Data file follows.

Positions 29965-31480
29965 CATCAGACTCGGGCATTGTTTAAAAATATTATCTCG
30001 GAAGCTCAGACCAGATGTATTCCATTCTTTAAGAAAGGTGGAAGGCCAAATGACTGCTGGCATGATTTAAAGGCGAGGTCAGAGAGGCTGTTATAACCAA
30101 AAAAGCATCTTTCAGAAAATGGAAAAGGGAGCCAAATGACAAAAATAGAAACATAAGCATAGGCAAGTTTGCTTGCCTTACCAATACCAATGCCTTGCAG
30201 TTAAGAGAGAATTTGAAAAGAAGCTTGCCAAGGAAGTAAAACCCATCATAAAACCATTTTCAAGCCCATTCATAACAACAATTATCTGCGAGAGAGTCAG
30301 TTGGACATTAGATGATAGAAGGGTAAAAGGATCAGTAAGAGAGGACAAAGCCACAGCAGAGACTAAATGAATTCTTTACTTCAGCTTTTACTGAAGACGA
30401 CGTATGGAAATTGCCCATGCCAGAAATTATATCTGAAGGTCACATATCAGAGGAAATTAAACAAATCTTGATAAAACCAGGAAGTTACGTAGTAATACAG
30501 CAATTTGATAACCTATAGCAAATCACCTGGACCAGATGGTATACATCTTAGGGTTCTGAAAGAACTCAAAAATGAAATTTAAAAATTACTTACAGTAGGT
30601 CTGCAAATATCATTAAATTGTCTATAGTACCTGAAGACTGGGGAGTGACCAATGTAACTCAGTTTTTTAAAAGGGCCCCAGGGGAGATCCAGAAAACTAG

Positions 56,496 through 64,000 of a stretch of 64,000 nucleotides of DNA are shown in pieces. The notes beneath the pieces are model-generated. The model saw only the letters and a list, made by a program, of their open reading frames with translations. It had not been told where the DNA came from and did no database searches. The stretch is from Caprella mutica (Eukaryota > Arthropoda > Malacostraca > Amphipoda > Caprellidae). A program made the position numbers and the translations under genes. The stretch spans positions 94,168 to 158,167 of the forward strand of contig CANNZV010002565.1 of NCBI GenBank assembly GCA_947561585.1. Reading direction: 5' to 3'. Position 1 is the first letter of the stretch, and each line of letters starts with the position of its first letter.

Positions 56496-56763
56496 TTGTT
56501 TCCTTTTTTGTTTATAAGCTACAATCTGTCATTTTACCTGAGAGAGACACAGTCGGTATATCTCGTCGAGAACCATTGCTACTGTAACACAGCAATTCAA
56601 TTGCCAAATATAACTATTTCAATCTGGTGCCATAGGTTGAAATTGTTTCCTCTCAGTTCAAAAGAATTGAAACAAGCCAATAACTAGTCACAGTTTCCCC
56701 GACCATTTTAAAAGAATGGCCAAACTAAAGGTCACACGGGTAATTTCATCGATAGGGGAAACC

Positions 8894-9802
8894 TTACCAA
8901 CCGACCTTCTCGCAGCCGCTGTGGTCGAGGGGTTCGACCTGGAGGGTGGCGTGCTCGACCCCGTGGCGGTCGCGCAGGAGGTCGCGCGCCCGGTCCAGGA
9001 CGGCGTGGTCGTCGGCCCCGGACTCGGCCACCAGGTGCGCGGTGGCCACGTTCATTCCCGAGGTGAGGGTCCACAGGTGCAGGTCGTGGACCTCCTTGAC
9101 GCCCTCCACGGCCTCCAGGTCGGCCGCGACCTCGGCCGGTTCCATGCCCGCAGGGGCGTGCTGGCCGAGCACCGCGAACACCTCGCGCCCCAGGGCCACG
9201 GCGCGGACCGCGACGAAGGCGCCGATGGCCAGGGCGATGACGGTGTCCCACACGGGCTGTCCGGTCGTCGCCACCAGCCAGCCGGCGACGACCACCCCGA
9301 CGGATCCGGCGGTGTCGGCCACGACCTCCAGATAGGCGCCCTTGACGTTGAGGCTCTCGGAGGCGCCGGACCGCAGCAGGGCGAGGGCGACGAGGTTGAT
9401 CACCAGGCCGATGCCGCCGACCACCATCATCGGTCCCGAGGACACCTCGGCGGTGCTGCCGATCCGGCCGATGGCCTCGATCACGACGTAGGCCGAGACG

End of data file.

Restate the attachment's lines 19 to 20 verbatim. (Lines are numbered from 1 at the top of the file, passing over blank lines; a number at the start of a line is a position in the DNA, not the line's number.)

9001 CGGCGTGGTCGTCGGCCCCGGACTCGGCCACCAGGTGCGCGGTGGCCACGTTCATTCCCGAGGTGAGGGTCCACAGGTGCAGGTCGTGGACCTCCTTGAC
9101 GCCCTCCACGGCCTCCAGGTCGGCCGCGACCTCGGCCGGTTCCATGCCCGCAGGGGCGTGCTGGCCGAGCACCGCGAACACCTCGCGCCCCAGGGCCACG